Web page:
Professor Dame Anne Glover holding a Lego model of a female scientist in a lab.

As a child, I used to sit down every week and watch Star Trek, with all its iPads, body scanners, needleless injections, handsfree communication, virtual reality and teleporters; and it seemed like a world of wonder and possibility. It’s astonishing to think that all of this is now a reality, even the teleporter!

Professor Dame Anne Glover

We’ve not yet managed to teleport a person, but we have managed to transport a photon from here to the Gobi Desert and that’s a start. It’s one of the things that made me want to be a scientist. It seemed unbelievable that you could spend your whole life just imagining the impossible, then making it real – and that’s what scientists do. They’re the most creative, imaginative people you can meet, which makes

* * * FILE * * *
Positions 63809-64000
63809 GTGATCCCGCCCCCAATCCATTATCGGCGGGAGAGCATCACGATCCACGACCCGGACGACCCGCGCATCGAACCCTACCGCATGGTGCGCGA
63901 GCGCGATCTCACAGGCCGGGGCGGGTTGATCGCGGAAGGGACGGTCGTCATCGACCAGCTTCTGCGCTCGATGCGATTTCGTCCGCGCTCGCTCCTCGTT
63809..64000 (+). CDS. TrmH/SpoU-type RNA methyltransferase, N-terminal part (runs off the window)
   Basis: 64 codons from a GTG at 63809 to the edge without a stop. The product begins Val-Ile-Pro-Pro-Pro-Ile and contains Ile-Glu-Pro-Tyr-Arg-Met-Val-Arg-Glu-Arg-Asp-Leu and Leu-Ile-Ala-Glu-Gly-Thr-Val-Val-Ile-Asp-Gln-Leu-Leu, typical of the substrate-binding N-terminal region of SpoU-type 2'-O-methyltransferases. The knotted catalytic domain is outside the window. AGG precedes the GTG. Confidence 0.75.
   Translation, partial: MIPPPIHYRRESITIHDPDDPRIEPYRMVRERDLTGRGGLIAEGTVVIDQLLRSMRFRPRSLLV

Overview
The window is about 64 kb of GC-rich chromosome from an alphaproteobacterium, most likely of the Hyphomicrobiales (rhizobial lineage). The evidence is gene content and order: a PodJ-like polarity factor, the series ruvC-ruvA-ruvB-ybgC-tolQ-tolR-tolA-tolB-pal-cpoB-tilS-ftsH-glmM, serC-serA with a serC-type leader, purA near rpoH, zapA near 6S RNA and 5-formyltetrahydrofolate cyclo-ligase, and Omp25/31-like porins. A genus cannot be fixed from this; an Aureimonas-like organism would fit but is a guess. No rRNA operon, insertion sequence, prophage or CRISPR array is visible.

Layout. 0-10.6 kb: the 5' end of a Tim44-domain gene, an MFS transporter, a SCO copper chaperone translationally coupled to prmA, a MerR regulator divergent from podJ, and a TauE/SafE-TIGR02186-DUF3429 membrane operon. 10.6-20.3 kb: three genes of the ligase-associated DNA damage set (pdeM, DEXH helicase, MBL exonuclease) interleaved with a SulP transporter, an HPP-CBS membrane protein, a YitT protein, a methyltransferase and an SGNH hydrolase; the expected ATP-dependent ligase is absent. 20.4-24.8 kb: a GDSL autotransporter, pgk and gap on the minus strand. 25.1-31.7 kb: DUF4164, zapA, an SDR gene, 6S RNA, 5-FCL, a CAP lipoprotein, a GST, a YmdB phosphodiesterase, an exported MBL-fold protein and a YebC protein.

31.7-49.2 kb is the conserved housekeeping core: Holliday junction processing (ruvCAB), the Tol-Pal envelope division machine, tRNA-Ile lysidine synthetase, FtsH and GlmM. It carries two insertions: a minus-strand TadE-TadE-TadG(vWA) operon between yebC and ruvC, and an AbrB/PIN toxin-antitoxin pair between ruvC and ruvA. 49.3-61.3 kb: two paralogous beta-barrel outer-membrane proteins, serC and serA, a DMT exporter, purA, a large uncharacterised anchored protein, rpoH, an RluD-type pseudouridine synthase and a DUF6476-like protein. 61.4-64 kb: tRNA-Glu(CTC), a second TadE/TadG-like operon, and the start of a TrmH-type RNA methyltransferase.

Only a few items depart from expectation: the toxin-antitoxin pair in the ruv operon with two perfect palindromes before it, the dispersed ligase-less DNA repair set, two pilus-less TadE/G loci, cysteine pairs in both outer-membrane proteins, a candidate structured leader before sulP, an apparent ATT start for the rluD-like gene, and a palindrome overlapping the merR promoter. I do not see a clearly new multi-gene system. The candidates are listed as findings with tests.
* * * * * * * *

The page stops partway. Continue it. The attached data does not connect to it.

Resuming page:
them fantastic fun to be around. As science is global, I’ve been lucky enough to travel all around the world and meet people and make friends, who tell me about the country they work in and their work.

I’ve done lots of different types of research in my career, from looking at why there are so many microbes in the environment and what they might be doing, to how the cells that make up our bodies respond to stress. What’s important to me now is taking the knowledge that we generate from science research and making sure it can make a difference, by, for example; influencing government policies; using the
knowledge generated by research to invent new technologies; looking at how we might protect our environment; and have better healthcare for all. That keeps me busy!

Anne is holding a Lego model of a woman scientist in a lab, selected to symbolise Anne’s role in mentoring young women in STEM. It was a present from a colleague when she was the Chief Scientific Adviser to the President of the European Commission (2012–2015).